Posts Tagged ‘George Bush’


Sunday, September 28th, 2008

This is the type of thing that could decide an election — but only if the media actually reported on it…. (more…)

Now and Then, Again

Saturday, September 27th, 2008

I’ve been (rightly) chastised by my mother for not citing sources in my recent post, Now and Then.

So I went back and did an update, with proper attribution and sources. In the process, I found a choice excerpt from the New York Times:

The Bush administration today recommended the most significant regulatory overhaul in the housing finance industry since the savings and loan crisis a decade ago.

Under the plan, disclosed at a Congressional hearing today, a new agency would be created within the Treasury Department to assume supervision of Fannie Mae and Freddie Mac, the government-sponsored companies that are the two largest players in the mortgage lending industry.

The new agency would have the authority, which now rests with Congress, to set one of the two capital-reserve requirements for the companies. It would exercise authority over any new lines of business. And it would determine whether the two are adequately managing the risks of their ballooning portfolios.

Bush saw it coming. The Republicans introduced this as legislation, and the Democrats blocked it, because it would slow the growth of home ownership and hurt the housing market. The great market the Democrats were protecting was, as we know now, and Bush knew then, a bubble that could not possibly be sustained.

Obama’s Mirror

Saturday, May 17th, 2008

I keep hearing about Obama’s outrage over President Bush’s “divisive” remarks regarding people who want to appease terrorists. Bush compared the modern day appeasers to the people in the 1930s who wanted to talk to Hitler rather than actively opposing him, and was speaking in the context of modern-day Israel. Barack Obama is outraged that Bush would say such a thing about him, because, he is not trying to appease terrorists. He has also stated that John McCain is a “hypocrite” for defending Bush.

The notable thing to me in all this is that Bush made no reference to Obama.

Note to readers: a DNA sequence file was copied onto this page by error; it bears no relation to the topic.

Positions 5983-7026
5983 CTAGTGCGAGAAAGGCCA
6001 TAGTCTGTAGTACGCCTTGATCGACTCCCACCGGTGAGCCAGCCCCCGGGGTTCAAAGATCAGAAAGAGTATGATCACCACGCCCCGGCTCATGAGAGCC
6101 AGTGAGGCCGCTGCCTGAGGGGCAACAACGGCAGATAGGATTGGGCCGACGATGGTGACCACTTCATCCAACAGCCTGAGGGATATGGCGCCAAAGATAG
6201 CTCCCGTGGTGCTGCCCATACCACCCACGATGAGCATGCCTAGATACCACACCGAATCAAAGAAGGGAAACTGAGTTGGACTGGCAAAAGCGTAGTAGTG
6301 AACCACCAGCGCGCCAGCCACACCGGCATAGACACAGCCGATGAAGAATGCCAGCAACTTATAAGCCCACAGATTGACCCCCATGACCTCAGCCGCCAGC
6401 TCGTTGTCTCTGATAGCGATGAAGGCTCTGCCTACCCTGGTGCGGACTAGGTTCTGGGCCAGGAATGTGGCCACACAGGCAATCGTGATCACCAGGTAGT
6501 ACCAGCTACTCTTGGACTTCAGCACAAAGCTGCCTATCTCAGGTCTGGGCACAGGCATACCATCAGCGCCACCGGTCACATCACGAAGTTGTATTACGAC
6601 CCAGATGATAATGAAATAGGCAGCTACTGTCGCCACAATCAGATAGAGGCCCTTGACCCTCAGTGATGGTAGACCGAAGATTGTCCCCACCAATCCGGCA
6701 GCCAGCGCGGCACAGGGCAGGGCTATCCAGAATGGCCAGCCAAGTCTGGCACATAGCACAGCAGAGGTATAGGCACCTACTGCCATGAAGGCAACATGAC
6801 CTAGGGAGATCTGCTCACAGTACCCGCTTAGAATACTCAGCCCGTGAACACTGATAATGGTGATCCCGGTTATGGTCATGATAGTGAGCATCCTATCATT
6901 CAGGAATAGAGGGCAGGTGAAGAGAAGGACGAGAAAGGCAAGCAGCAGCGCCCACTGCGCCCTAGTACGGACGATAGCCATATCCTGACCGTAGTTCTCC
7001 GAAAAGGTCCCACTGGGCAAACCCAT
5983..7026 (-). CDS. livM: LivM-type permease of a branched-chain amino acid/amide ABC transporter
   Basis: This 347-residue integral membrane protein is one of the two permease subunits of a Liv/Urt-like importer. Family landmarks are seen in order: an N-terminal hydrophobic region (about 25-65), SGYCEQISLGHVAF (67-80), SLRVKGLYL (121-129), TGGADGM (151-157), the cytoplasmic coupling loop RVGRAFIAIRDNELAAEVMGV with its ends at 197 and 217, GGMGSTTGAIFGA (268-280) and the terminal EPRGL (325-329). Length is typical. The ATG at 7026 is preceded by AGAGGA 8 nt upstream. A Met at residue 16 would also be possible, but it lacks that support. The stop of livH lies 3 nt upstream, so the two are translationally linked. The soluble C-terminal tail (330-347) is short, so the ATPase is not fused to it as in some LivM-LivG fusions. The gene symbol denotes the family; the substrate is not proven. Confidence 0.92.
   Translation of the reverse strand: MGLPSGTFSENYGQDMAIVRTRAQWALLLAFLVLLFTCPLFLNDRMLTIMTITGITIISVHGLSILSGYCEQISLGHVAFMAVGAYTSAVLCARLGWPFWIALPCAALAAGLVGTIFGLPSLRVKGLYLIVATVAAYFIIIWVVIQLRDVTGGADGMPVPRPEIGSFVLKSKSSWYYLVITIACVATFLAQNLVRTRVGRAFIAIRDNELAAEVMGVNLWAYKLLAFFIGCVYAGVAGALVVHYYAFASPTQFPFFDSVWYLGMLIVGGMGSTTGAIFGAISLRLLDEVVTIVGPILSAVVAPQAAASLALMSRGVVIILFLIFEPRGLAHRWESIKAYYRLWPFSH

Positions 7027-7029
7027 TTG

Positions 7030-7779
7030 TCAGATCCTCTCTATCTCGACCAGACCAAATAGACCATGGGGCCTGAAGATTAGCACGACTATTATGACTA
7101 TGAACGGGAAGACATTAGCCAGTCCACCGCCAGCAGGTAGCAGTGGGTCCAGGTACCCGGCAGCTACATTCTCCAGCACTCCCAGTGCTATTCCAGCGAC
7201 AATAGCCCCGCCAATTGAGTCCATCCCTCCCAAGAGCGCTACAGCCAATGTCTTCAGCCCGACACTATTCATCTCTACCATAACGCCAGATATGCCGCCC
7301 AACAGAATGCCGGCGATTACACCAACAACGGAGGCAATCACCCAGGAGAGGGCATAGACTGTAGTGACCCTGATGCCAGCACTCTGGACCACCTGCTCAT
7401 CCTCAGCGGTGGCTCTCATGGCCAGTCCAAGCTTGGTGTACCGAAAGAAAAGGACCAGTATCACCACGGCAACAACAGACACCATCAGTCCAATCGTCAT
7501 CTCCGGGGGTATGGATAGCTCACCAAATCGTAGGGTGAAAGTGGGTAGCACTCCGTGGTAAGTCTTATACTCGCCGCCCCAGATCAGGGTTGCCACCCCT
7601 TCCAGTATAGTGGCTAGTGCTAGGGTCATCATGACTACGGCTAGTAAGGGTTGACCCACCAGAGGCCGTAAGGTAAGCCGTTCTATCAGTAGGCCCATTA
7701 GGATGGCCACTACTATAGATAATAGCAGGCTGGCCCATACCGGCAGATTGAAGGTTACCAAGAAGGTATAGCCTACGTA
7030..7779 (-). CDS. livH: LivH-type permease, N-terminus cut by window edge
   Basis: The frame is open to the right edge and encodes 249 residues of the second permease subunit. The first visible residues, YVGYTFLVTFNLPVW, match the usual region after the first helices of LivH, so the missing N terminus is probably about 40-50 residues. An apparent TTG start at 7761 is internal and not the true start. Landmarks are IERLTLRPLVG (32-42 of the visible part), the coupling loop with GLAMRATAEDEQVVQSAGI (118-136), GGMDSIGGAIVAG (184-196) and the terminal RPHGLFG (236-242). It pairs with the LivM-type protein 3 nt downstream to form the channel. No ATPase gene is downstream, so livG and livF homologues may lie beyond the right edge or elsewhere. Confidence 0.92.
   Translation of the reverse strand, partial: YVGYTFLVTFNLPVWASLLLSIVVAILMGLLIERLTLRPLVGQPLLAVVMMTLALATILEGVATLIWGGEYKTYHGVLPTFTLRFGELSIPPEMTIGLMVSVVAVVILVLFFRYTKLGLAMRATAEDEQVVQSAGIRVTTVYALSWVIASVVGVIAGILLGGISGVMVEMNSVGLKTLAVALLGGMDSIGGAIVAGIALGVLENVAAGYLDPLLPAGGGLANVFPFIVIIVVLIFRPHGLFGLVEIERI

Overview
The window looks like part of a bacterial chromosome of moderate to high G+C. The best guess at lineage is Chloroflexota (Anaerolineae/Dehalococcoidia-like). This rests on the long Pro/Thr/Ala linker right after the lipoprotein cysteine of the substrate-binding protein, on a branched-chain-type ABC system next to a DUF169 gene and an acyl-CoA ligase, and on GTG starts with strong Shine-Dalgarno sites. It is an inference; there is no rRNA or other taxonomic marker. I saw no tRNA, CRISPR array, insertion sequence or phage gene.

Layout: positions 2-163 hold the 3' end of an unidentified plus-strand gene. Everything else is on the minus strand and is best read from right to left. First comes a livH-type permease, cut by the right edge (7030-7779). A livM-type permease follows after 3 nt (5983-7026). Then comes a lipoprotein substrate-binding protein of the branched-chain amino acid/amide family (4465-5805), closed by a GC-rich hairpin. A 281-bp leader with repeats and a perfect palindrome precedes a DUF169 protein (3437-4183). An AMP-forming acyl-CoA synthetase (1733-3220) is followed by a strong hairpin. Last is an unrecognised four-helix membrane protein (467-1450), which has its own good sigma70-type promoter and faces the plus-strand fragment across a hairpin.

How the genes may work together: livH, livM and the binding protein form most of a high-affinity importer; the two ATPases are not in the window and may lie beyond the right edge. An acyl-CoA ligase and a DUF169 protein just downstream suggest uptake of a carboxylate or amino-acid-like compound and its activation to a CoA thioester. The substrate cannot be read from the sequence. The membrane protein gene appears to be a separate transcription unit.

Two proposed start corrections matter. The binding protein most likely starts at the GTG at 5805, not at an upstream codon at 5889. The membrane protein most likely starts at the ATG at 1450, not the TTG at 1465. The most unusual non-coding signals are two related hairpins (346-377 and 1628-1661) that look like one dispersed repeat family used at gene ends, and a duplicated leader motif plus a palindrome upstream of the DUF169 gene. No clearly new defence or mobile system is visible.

Imagine you’re among a group of people, and you make a derisive comment about “idiots” (for example). Somebody in the group suddenly acts all offended and insists that they are not an idiot. You weren’t talking about that person — there are certainly enough idiots in the world that you can make such a statement without referring to present company. What does that person’s outrage say about you? More importantly, what does that person’s outrage say about what they think about themselves?

I think there is an argument to be made regarding Obama’s previous statements about going into the middle east and talking with certain belligerent groups, but that is beside the point: Bush made no such argument. There are prominent people who have been arguing strongly for appeasement1, enoughs so that Bush’s comment should not be assumed to be pointed at Obama unless you think the accusation fits. Obama’s defensiveness is telling. It is a weakness. Beyond the sense of self-incrimination, it is also indicative of a man who is thin-skinned — enough so that he may have serious difficulty withstanding the unending personal attacks that hound anyperson who achieves the office he is pursuing.

There is a common tactic in politics to demonize your opponent by assuming the worse about them in all cases. If a statement can be interpreted two ways, you assume the worst one, and thus justify thinking the worst of that person. I generally reject that tactic — it is dishonest and hurts the cause of honest debate. On a similar note, I also believe that:

  • When John Kerry made his infamous remark about ill-educated people getting “stuck in Iraq”, he was not attacking military personnel, but making a clumsy attempt at a “Bush is stoopid” joke. Nothing more. He fumbled a joke and got unlucky.
  • When Newt Gingrich referred to “the language of the ghetto”, he was not referring to Spanish, but to the way that not knowing the primary language of the country you live in automatically marginalizes (or “ghetto-izes”) a person. Putting it another way, if you live in Paris, any language other than French is “the language of the ghetto” if you do not also speak French.
1: E.g. a certain ex-pol whose last name, ironically, rhymes with “smarter”